Traditional recipes

Sultana almond toffee apples recipe

Sultana almond toffee apples recipe

  • Recipes
  • Ingredients
  • Fruit
  • Grapes
  • Sultanas

Sultanas, chocolate and almonds make these toffee apples a delightful snack.

8 people made this

IngredientsServes: 6

  • 6 Granny Smith apples
  • 6 wooden sticks (like those used for ice lollies)
  • 4 (100g) packets original toffee, such as Walkers
  • 2 tablespoons water
  • 1/2 teaspoon vanilla extract
  • 100g sultanas
  • 100g flaked almonds
  • 175g plain chocolate, chopped

MethodPrep:10min ›Cook:15min ›Extra time:20min › Ready in:45min

  1. Insert wooden sticks 3/4 of the way into the stem end of each apple. Place apples on a baking tray covered with lightly greased aluminium foil.
  2. Combine toffee and water in a saucepan over low heat. Cook, stirring often, until toffee melts and is smooth. Stir in the vanilla. Dip each apple into the toffee and gently run apples around insides of saucepan to scrape off some of the toffee. Scrape excess toffee from the apple bottoms using the side of the saucepan.
  3. Spread the sultanas and almonds out on a dinner plate. Roll the apples in the mixture to coat. Place on the aluminium foil and chill.
  4. Put the chocolate in a microwave-safe bowl. Cook in the microwave for 30 second intervals, stirring between each, until melted and smooth. Drizzle over the apples and return them to the refrigerator until ready to serve.

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Reviews & ratingsAverage global rating:(8)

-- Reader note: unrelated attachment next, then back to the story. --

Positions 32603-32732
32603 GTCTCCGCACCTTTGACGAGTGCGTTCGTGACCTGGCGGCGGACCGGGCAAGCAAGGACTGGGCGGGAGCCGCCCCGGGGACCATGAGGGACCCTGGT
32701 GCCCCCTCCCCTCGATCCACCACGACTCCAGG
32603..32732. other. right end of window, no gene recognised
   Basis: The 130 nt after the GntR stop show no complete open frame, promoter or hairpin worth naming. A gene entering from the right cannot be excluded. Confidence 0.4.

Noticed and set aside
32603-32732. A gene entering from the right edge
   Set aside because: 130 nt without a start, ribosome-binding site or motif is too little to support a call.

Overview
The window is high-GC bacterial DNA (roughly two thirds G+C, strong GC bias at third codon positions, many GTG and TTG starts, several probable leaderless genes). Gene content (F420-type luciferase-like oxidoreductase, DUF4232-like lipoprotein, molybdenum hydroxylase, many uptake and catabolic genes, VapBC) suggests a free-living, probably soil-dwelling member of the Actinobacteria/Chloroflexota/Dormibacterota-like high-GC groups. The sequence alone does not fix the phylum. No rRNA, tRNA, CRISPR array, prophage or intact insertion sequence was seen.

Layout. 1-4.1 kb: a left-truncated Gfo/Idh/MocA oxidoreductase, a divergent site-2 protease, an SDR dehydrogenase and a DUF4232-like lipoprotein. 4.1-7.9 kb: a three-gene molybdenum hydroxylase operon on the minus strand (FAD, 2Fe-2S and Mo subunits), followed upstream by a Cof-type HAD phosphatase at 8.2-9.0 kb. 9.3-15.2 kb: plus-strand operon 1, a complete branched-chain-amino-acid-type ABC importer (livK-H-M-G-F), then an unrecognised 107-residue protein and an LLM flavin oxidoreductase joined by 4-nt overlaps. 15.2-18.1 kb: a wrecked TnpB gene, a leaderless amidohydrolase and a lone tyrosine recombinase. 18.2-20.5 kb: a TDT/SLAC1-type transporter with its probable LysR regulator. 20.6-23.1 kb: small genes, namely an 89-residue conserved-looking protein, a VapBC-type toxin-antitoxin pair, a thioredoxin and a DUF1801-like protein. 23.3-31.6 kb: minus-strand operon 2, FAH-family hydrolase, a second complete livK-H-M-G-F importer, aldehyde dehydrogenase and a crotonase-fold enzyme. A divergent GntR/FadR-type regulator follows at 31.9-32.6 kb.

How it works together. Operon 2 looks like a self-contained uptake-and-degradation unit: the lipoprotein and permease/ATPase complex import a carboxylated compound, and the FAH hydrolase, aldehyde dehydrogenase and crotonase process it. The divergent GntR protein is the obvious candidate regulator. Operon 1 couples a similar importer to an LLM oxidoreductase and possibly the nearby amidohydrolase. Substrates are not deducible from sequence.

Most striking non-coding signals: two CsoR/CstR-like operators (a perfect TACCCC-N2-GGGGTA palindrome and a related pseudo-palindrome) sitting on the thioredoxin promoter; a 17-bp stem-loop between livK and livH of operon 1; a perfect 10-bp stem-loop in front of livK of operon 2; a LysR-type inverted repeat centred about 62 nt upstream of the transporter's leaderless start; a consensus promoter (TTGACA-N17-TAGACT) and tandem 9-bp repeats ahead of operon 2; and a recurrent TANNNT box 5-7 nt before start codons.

Reviews in English (6)

by M. Olivia Tejeda

These are SO delicious, but the first time I made them, most of the trail mix and caramel slid off the apple onto the wax paper. The second time, I dipped the apples in the caramel and let them set up in the fridge for about an hour. Once they were set, I rubbed a damp paper towel around the apples (to make them sticky again), and then rolled them in the trail mix. It was an extra step, but they held up perfectly! Also, I found them easier to eat if you slice them up. Not as much fun, but definitely easier!-31 Oct 2007

by Debra Martinez

The taste was good, the crunch of the train mix is a fun, dry alternative to the wet crunch of the apple. But eating it can be a challenge, not that eating carmel apples are ever easy.-11 Oct 2006


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  • 680g/1½lbs eating apples, peeled, cored and chopped
  • ½ orange, juice and zest only
  • 100g/3½oz caster sugar
  • freshly grated nutmeg, to taste
  • 55g/2oz sultanas
  • 6-8 sheets ready-made filo pastry
  • 55g/2oz butter, melted and cooled, plus extra for greasing
  • 2 tbsp dried breadcrumbs

Preheat the oven to 190C/375F/Gas 5.

Place the apple, orange juice and zest, sugar, nutmeg and sultanas into a large bowl and mix well.

Brush each sheet of filo pastry with melted butter, then place the sheets of pastry on top of each other onto a large sheet of greaseproof paper.

Sprinkle the top sheet of filo with some dried breadcrumbs, then spoon the apple mixture down the middle of the filo sheet.

Carefully roll the pastry up around the filling like a cigar, using the greaseproof paper to help.

Place the filo roll onto a greased baking tray, brush with any remaining melted butter and cook for 30-40 minutes, until lightly browned and the filling is hot.

Sultana cake: take 2

For my first 'take 2', I selected one of my most obvious blunders: the sultana cake incident described above. My original intention in making this cake was to compare the result with my Oma's sultana cake recipe - a particular favourite of mine. When compared to the gluggy horror I produced, Oma's recipe was the clear winner. But what about if I did it properly?